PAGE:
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Sunday, January 24, 2021

High Heel Shoes: Pros and Cons

I remember working with a back doctor, an osteopath by training, who told me that high heel shoes got a bad rap!! She said of her back patients, half felt better in some heel and half needed to wear flats. It depended a lot on the curve of their spine. It definitely got me thinking about general rules that were only half right, but practiced as if it was the gospel of truth. 

High Heel Shoes have been loved and maligned for years. A True Love Hate Affair.


From a Podiatrist's perspective, these wonders of the fashion world have many interesting biomechanical aspects. Let me explain the pros and cons of wearing high heel shoes. The possible positive benefits include:

  1. Greater Arch Support over Flats
  2. Better Forward Shift of Body Weight over Flats
  3. A More Relaxed Hamstring, with Less Lower Back Tension
  4. With regular use, Foot, Ankle, Knee, and Hip Strengthening
  5. Heel Lift producing less strain on Achilles Tendon

But, these are weighed down by the possible negative effects including:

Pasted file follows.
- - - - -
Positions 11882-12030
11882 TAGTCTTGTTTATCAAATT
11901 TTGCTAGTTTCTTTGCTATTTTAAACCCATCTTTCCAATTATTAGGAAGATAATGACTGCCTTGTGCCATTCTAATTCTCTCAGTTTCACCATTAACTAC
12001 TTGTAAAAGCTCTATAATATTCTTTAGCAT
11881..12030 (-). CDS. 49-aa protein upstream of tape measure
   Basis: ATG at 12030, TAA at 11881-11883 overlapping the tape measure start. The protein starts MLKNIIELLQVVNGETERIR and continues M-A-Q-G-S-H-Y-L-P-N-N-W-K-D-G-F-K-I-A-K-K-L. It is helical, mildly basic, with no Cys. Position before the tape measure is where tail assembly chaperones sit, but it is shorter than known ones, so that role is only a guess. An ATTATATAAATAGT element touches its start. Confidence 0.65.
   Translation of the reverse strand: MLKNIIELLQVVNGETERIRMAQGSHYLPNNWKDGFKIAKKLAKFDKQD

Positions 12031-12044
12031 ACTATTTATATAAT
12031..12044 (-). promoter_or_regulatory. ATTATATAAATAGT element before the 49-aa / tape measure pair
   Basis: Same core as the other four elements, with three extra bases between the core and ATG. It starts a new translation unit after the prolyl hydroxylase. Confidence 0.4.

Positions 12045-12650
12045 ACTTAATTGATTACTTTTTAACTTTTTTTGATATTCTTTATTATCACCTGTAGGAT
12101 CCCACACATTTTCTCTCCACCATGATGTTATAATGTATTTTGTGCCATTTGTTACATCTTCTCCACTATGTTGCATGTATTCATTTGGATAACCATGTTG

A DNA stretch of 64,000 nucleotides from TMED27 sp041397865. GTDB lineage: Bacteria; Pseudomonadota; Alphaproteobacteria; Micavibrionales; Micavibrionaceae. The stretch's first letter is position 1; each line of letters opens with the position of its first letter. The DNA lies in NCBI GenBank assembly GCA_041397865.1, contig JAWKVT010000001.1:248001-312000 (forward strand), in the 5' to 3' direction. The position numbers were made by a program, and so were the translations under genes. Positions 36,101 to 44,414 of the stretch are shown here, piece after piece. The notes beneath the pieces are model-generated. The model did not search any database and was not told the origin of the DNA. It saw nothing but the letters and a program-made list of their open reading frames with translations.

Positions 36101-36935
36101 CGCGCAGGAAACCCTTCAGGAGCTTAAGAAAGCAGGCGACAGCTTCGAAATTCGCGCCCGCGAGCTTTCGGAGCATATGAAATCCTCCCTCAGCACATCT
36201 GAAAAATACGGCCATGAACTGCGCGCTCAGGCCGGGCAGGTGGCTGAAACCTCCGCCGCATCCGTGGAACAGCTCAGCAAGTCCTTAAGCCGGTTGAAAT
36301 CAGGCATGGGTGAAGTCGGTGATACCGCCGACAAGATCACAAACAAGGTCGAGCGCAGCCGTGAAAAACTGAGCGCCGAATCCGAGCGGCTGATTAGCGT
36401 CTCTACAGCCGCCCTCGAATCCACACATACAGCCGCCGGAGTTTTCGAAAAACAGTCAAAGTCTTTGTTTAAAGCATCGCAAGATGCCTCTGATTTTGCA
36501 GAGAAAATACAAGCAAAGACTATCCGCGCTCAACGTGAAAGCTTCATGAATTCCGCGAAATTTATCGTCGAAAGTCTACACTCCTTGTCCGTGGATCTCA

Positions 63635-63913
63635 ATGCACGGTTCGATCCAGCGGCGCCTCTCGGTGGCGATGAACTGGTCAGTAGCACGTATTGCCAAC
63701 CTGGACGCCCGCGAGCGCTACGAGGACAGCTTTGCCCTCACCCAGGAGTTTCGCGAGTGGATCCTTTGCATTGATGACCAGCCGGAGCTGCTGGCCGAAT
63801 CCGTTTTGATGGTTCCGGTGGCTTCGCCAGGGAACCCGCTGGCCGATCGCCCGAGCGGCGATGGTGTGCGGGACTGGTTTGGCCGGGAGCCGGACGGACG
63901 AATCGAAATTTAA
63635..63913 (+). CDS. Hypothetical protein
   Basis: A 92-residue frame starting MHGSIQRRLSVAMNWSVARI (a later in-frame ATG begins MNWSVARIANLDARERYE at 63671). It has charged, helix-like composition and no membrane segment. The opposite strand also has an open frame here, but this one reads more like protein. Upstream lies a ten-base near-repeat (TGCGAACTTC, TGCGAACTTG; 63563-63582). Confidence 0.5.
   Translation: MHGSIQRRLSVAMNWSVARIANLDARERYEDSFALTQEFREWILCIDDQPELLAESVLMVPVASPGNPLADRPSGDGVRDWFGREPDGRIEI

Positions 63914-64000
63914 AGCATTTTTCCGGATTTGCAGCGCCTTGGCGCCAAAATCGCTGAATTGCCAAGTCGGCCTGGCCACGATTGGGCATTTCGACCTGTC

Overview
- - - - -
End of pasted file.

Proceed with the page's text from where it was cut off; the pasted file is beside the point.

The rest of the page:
1. Toe box crowding with gradual development of bunions and hammertoes
  2. Ankle and Knee in more unstable positions
  3. Positional Changes in the Low Back which may produce or aggravate symptoms (increased lordosis).
  4. Gradual shortening of the ankle tendon, and hamstrings with possible symptoms.


Four very common recommendations for regular high heel wearDrs include: A) stretch the Achilles 3 times daily, B) stretch the hamstrings once daily, C) vary the heel height several times a day, with the lower or higher heeled shoe having more toe box (yes, switch shoes--possibly a chance to shop!!), and D) use bunion protection with medium gel toe separators and Yoga Toes (or knockoffs). I hope these simple, but effective, tips can allow you to wear high heel shoes for many years to come.

The following was adapted from my book “Secrets to Keep Moving”.

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Thank you very much for leaving a comment. Due to my time restraints, some comments may not be answered.I will answer questions that I feel will help the community as a whole.. I can only answer medical questions in a general form. No specific answers can be given. Please consult a podiatrist, therapist, orthopedist, or sports medicine physician in your area for specific questions.